Tuesday, May 24, 2011

Escape the Mask: The Grassland Trilogy

Reviewed by: Shawna
Title: Escape the Mask
Author: David Ward
Primary Audience/age group: 13+
Genre: Fantasy/Christian Fantasy
# of pages 224
Publisher: Amulet Books
Year of Release: 2008
Part of a series If yes, 1 of 3 (Grassland Trilogy)
Rating: 3 (View Scale)
Recommend? Yes but with reservations

Beneath the Mask: The Grassland Trilogy Book 2 Review

Description: The only way of life Coriko and Pippa know are as Diggers, slaves to the Spears, a group of warriors that stole them from their families. The Diggers are brought to Grassland when they are young and are given a cellmate of the opposite gender, their only friend, in with they work and bunk. They are forced to collect shards, glasslike pieces from the ground, each day and are then locked in cold, dank cells in the middle of a cave at night. But, things begin to change when Outsiders arrive and bring war to the Spears. Coriko and Pippa escape with a large band of Diggers and find the remains of a Spear village. Will the secrets they discover there overtake them or set them free?

Review: Escape the Mask, the first book in the Grassland series, gives you a taste of the world of Grassland seen through the eyes of two young characters, Pippa and Coriko as they’ve adapted to survival as slaves to the Spears. Coriko has turned to fighting to protect himself and Pippa while Pippa relies more on her childlike faith to encourage and soften Coriko’s behavior. The book is a quick read and gives you just enough storyline to draw you in and cause you to want to dive into the next books in the series . Upon completion, it had me immediately calling the author to request the other two books. Those who enjoy fantasy books won’t be disappointed.

Rating: 3 for violence and mature themes

Positive: The most positive aspect of the book is Pippa’s character with her forgiving nature and hint of a deeper faith in something bigger than herself. She is a positive influence in Corki’s life. His propensity is towards violence, but with Pippa’s voice, he is able to show mercy.

Spiritual Elements: As stated above, there is only a hint of spirituality shown through Pippa’s character. She prays, but God is not really mentioned at this point.

Violence: The Diggers are slaves forced to endure hard labor and are often cruelly punished for breaking the rules although this is not as descriptive as you would think. New Diggers arriving at Grassland are first put into cages inside the cave and are tested physically by the rushing ocean current let into the mouth of the cave. If they survive, they are paired with a cellmate, and the two become a team against the rest of the Diggers, gathering shards. Because the rules are so strict, Diggers often steal from each other, which in turn leads to more violence and possibly death.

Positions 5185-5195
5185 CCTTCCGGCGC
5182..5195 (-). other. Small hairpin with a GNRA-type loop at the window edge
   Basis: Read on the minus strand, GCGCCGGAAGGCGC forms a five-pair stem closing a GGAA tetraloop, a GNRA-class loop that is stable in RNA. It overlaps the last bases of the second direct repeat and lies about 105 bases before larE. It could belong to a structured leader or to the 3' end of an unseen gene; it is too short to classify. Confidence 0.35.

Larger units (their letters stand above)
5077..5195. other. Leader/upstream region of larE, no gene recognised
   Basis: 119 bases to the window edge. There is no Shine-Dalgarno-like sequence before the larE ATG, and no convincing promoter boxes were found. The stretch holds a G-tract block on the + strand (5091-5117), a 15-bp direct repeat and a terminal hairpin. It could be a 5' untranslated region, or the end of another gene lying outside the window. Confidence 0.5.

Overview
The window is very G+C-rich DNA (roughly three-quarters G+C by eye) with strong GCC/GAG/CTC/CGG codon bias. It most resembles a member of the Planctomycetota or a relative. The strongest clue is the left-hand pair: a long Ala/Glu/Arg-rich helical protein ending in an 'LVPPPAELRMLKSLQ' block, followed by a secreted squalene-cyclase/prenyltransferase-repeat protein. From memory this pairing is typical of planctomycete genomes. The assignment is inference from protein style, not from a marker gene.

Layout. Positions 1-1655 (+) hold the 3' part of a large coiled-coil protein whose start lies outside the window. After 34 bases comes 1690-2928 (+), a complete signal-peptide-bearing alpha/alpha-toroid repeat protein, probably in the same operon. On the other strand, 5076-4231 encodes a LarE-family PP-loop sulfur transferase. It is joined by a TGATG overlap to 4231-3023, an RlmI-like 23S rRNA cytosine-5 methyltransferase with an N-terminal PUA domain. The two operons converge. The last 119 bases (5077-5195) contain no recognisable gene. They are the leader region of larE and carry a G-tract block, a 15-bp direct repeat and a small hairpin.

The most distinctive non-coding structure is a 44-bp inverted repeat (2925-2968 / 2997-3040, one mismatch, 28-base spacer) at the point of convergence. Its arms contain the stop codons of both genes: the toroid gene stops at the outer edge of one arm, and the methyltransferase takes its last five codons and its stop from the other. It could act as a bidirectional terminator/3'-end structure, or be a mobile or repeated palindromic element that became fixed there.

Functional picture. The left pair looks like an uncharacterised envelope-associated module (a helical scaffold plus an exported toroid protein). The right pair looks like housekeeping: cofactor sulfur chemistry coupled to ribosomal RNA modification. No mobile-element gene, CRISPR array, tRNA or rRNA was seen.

Another Digger steals from Pippa and Corki (Coriko’s nickname) while they are swimming. Corki overtakes him and holds him under the water with intent to drown him until Pippa stops him. She doesn’t believe killing is right no matter what a person does. Corki, however, seems to first turn to violence and killing when others have wronged him.

War breaks out in Grassland, and the Spears and Diggers are attacked by arrows. Many are injured or killed and care to the wounded is fairly descriptive.

Language: none

Sexual Content: none

Other: Each Digger has a cellmate of the opposite sex that they are paired with when they arrive at Grassland. Corki and Pippa, now around 12 or 13 years old, have been cellmates from a young age and are very familiar with each other. They are used to seeing each other naked as they are often stripped by the guards in front of each other and go swimming naked together to not get their work clothes wet. While swimming, Corki harmlessly notices that Pippa is growing, and this change means they will soon be separated from the only companion they have ever known. When a new set of Diggers arrive, Corki notices that one female in particular is older than they are because of the size of her chest. However, there is innocence about the way the nudity is written and the scenes are not overtly descriptive.

Recommendation: My first concern with the book was the growing relationship between Coriko and Pippa. I wasn’t quite sure the direction the author was going to take their relationship in the context of this first book. But, after reading the entire series, I did see the reason and sincerity in the author using nudity (in the first book only) to show the innocence of the characters.

Some parents may be concerned with the violence. But, again, taking the series as a whole, the violence shows how desperate Corki’s and the other Diggers’ situation is: stolen from their families, forced into slavery with only their cellmate as a companion, jolted into the middle of a war they do not understand, and all as children without positive adult guidance. The latter books take a more spiritual direction, and you will see positive changes, especially in Corki, in those books. I recommend the series for ages 13 and up. I will be reviewing the other two books in the series as well and will discuss more in detail Corki and Pippa’s relationship in those.